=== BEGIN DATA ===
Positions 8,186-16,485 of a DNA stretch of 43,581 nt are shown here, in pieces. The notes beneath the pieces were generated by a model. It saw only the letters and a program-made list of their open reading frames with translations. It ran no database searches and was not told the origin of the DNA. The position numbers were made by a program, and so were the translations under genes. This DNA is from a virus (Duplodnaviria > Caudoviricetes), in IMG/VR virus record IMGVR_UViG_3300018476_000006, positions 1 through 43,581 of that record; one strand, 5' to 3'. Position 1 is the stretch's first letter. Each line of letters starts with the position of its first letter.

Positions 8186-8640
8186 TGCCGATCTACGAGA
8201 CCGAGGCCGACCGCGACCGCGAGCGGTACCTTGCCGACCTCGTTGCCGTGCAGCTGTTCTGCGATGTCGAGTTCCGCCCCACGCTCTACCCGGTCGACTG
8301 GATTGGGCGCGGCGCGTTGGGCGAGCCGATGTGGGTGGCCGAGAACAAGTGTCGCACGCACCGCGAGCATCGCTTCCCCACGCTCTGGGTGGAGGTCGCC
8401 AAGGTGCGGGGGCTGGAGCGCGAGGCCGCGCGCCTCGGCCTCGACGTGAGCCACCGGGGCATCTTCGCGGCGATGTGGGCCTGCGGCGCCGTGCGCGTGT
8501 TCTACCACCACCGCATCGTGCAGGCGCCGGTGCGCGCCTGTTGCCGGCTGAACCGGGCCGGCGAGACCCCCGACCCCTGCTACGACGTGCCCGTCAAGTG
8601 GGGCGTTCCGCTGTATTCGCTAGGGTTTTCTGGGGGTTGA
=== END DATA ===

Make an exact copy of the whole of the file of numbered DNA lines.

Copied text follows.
Positions 8,186-16,485 of a DNA stretch of 43,581 nt are shown here, in pieces. The notes beneath the pieces were generated by a model. It saw only the letters and a program-made list of their open reading frames with translations. It ran no database searches and was not told the origin of the DNA. The position numbers were made by a program, and so were the translations under genes. This DNA is from a virus (Duplodnaviria > Caudoviricetes), in IMG/VR virus record IMGVR_UViG_3300018476_000006, positions 1 through 43,581 of that record; one strand, 5' to 3'. Position 1 is the stretch's first letter. Each line of letters starts with the position of its first letter.

Positions 8186-8640
8186 TGCCGATCTACGAGA
8201 CCGAGGCCGACCGCGACCGCGAGCGGTACCTTGCCGACCTCGTTGCCGTGCAGCTGTTCTGCGATGTCGAGTTCCGCCCCACGCTCTACCCGGTCGACTG
8301 GATTGGGCGCGGCGCGTTGGGCGAGCCGATGTGGGTGGCCGAGAACAAGTGTCGCACGCACCGCGAGCATCGCTTCCCCACGCTCTGGGTGGAGGTCGCC
8401 AAGGTGCGGGGGCTGGAGCGCGAGGCCGCGCGCCTCGGCCTCGACGTGAGCCACCGGGGCATCTTCGCGGCGATGTGGGCCTGCGGCGCCGTGCGCGTGT
8501 TCTACCACCACCGCATCGTGCAGGCGCCGGTGCGCGCCTGTTGCCGGCTGAACCGGGCCGGCGAGACCCCCGACCCCTGCTACGACGTGCCCGTCAAGTG
8601 GGGCGTTCCGCTGTATTCGCTAGGGTTTTCTGGGGGTTGA